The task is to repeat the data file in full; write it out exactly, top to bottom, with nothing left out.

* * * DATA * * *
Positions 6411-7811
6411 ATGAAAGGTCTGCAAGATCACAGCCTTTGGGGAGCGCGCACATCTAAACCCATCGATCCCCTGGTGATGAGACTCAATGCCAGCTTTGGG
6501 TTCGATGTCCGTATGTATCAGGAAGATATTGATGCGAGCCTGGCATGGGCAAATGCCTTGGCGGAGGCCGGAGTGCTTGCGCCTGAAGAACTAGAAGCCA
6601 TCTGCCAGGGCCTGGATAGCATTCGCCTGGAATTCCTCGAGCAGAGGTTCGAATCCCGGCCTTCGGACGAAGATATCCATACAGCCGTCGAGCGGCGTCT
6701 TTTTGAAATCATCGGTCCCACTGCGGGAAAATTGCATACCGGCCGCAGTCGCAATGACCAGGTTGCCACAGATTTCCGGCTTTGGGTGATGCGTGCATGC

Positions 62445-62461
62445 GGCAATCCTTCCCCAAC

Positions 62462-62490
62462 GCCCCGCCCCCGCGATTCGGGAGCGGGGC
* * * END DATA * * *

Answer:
Positions 6411-7811
6411 ATGAAAGGTCTGCAAGATCACAGCCTTTGGGGAGCGCGCACATCTAAACCCATCGATCCCCTGGTGATGAGACTCAATGCCAGCTTTGGG
6501 TTCGATGTCCGTATGTATCAGGAAGATATTGATGCGAGCCTGGCATGGGCAAATGCCTTGGCGGAGGCCGGAGTGCTTGCGCCTGAAGAACTAGAAGCCA
6601 TCTGCCAGGGCCTGGATAGCATTCGCCTGGAATTCCTCGAGCAGAGGTTCGAATCCCGGCCTTCGGACGAAGATATCCATACAGCCGTCGAGCGGCGTCT
6701 TTTTGAAATCATCGGTCCCACTGCGGGAAAATTGCATACCGGCCGCAGTCGCAATGACCAGGTTGCCACAGATTTCCGGCTTTGGGTGATGCGTGCATGC

Positions 62445-62461
62445 GGCAATCCTTCCCCAAC

Positions 62462-62490
62462 GCCCCGCCCCCGCGATTCGGGAGCGGGGC